• MY LORD GOD, I have no idea where I am going. I do not see the road ahead of me. I cannot know for certain where it will end. Nor do I really know myself, and the fact that I think I am following your will does not mean that I am actually doing so. But I believe that the desire to please you does in fact please you. And I hope I have that desire in all that I am doing. I hope that I will never do anything apart from that desire. And I know that if I do this you will lead me by the right road, though I may know nothing about it. Therefore I will trust you always though I may seem to be lost and in the shadow of death. I will not fear, for you are ever with me, and you will never leave me to face my perils alone. Thomas Merton
  • Our faith is in a God who has come to rescue his creation from the absurdity of sin, the emptiness and waste of death, and the forces — whether calculating malevolence or imbecile chance — that shatter living souls; and so we are permitted to hate these things with a perfect hatred. David Bentley Hart
  • . . .many children who have learned to cry Abba, Father, are yet far from the liberty of the sons of God. Sons they are and no longer children, yet they groan as being still in bondage!. . . .We are the sons of God the moment we lift up our hearts, seeking to be sons—the moment we begin to cry Father. But as the world must be redeemed in a few men to begin with, so the soul is redeemed in a few of its thoughts and wants and ways, to begin with: it takes a long time to finish the new creation of this redemption. Unspoken Sermons, George MacDonald
  • the day will come when there will be a re-made universe, infinitely obedient to the will of glorified and obedient men, when we can do all things, when we shall be those gods that we are described as being in Scripture. To be sure, it feels wintry enough still: but often in the very early spring it feels like that. Two thousand years are only a day or two by this scale. A man really ought to say, “The Resurrection happened two thousand years ago” in the same spirit in which he says, “I saw a crocus yesterday.” Because we know what is coming behind the crocus. The spring comes slowly down this way; but the great thing is that the corner has been turned. C.S. Lewis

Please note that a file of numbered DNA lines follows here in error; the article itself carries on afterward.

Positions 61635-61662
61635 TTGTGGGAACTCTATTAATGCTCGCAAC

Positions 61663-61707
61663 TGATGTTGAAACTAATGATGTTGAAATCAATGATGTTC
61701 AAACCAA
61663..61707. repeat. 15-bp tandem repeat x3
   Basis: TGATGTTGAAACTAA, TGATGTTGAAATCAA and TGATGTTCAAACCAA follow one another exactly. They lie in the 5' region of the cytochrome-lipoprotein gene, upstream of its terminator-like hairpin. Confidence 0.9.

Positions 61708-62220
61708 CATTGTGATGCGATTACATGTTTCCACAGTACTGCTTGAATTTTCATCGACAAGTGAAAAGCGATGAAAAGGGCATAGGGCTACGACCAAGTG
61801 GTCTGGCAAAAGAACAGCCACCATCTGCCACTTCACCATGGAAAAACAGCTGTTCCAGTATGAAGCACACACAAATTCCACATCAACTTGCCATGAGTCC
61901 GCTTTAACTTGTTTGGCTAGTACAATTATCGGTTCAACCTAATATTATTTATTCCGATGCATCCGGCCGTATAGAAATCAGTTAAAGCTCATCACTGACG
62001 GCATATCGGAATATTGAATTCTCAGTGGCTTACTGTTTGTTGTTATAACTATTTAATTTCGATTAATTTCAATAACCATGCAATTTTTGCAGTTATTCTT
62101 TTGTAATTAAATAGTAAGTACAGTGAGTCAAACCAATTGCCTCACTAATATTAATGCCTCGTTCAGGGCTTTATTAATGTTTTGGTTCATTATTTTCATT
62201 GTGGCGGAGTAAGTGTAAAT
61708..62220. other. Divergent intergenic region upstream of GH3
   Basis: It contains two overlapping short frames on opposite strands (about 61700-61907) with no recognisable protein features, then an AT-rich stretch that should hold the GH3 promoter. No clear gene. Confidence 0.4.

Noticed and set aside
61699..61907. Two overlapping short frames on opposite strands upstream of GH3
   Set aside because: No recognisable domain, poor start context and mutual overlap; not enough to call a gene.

• . . .glory. . .good report with God, acceptance by God, response, acknowledgment, and welcome into the heart of things. The door on which we have been knocking all our lives will open at last. C.S. Lewis
  • To hope is a kind of foolishness. . . . to hope for a narratively unsatisfying ending: to hope for an unearned joy that changes the entire genre of our lives, that brings comedy from ruin. It is . . .to refuse any narrative of ourselves as uniquely heroic or uniquely brave, because we can withstand the wickedness of the world. It is a quieter kind of bravery: the conviction that, one day, we might not have to. It may not be narrative. But it remains, instead, poetry. Tara Isabella Burton
  • he who lives in hope danceth without music. George Herbert
  • the imagination must be shaped & formed so that the person responds in a certain way—with certain feelings—to an argument. Only after he has told many, many stories does the tempter return to direct persuasion. Alan Jacobs